Be careful, the law provides a means for the heirs to be responsible for the deceased's debts up to the value of the assets they inherit. In other words, you can avoid having to pay more than the value of the share you inherit. To do this, you must very closely follow all the steps provided in the Civil Code of Quebec in terms of liquidating a succession.
If the liquidator follows all the steps provided for by law, the heirs will not have to pay the difference in their own relatives' debts, even if the deceased's assets are insufficient to pay his debts. Accepting an insolvent inheritance can be an interesting option for an heir who, for example, is a co-owner of a property with the deceased.
For example, if you inherit a sum of $20,000, but the deceased's debts amount to $80,000, you will only be responsible for the deceased's debt up to your share in the estate, which is $20,000. Of course, this is only applicable if all the steps of the estate liquidation have been followed.
If the steps of the estate liquidation are not respected, you could, as an heir, beliable beyond the value of the assets you receivefrom the deceased. For example, this will be the case if you exempt the liquidator from taking inventory of the deceased's assets and debts. The same applies for failure to publish a notice of inventory closure in a newspaper and to register it in the Personal and Real Rights and Property Register.
Be careful! It is possible that you accept an inheritance without necessarily realizing it.
Certain actions are considered as tacit acceptance of the inheritance. This is the case if, for example:
Therefore, you must be careful with these actions that can be considered as an acceptance of the inheritance, even if it is insolvent. To avoid any confusion about the actions you can or cannot take, it is always advisable to discuss with a legal professional so that they can help you see things more clearly!
If you accept the succession tacitly, the same consequences will occur in terms of the payment of the deceased's debts. You will need to follow all the steps of the liquidation of the succession so that you are not called upon to assume the debts of the deceased beyond your share in the succession.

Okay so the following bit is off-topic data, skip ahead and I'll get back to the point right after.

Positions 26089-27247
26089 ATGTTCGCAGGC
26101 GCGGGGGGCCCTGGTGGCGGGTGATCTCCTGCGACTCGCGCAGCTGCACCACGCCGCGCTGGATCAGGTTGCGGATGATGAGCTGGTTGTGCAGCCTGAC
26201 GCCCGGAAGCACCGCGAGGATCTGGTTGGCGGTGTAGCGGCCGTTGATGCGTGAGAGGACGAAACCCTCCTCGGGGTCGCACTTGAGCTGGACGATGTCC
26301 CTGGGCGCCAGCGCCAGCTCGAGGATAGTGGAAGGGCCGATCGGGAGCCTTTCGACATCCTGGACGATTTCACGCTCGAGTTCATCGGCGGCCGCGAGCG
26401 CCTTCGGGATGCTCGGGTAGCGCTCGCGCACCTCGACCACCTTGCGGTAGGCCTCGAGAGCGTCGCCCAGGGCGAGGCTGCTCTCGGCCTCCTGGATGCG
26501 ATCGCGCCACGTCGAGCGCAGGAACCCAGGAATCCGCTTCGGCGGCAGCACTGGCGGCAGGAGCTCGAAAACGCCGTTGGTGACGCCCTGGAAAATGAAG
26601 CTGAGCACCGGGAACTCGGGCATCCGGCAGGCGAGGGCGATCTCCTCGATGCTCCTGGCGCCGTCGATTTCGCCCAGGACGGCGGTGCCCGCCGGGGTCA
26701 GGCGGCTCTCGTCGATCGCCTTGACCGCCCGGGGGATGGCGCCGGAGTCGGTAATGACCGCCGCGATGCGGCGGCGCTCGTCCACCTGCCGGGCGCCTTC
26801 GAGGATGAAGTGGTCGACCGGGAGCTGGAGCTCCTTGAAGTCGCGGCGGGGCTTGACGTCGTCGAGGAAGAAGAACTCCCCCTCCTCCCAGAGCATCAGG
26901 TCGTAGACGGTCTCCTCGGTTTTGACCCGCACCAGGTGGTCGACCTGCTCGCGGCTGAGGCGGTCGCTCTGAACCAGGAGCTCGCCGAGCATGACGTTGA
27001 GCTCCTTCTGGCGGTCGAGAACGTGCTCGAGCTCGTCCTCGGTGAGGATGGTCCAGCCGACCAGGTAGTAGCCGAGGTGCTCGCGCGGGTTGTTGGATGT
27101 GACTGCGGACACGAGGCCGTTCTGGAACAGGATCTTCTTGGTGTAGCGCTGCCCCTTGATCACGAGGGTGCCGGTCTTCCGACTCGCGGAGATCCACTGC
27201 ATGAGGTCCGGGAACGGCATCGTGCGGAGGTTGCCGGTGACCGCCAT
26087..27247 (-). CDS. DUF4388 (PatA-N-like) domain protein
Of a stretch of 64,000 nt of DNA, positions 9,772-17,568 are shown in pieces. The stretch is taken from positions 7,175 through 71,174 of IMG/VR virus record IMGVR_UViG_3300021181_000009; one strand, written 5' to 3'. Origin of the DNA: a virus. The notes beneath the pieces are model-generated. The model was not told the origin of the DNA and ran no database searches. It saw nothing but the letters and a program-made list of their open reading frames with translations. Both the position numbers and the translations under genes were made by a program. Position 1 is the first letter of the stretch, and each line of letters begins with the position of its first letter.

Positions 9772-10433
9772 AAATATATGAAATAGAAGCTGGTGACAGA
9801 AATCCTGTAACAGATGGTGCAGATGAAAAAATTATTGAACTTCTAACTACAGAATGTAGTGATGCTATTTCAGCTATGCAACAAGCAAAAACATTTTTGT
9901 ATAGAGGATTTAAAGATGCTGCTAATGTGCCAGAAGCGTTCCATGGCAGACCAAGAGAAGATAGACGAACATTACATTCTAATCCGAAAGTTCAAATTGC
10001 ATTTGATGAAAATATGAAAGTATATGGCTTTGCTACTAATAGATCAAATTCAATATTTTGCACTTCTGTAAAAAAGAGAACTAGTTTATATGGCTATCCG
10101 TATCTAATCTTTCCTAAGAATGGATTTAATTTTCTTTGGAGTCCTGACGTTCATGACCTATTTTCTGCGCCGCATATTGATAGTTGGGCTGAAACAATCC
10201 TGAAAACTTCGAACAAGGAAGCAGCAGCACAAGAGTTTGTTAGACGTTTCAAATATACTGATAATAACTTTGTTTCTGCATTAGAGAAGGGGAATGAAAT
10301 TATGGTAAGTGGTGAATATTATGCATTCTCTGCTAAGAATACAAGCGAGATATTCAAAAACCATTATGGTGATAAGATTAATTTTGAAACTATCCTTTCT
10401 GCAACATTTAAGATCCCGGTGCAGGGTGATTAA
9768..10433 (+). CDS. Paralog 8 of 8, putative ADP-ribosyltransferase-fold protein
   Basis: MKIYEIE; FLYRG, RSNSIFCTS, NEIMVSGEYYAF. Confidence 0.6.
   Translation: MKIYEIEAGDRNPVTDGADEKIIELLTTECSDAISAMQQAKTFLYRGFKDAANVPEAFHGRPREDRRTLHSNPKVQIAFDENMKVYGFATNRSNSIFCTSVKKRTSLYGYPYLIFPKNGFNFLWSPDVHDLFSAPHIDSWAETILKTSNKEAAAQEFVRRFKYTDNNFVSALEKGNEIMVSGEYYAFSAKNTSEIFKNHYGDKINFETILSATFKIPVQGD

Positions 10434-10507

The choice to accept or refuse a succession can prove quite difficult, especially when it is insolvent. There are both advantages and disadvantages associated with the acceptance of an insolvent succession. This option allows you to receive the deceased's assets, but it makes you responsible for the deceased's debts up to the value of the assets you inherit.
In the worst-case scenario, if the steps of the liquidation of the succession have not been followed, you could even be called upon to pay the deceased's debts out of your own pockets.
A succession law attorney can help you make the most judicious choice, whether to accept or refuse the inheritance. This legal professional can also help you comply with all the rules provided by law regarding the settlement and liquidation of the estate to avoid unpleasant surprises.
An attorney can simplify your work and bring you peace of mind. JuriGo is here precisely to help you find a succession law attorney to assist you with an insolvent estate!
The process is very simple: you fill out the form at the bottom of the page and we will put you in contact with a succession law attorney near you, all for free and without obligation!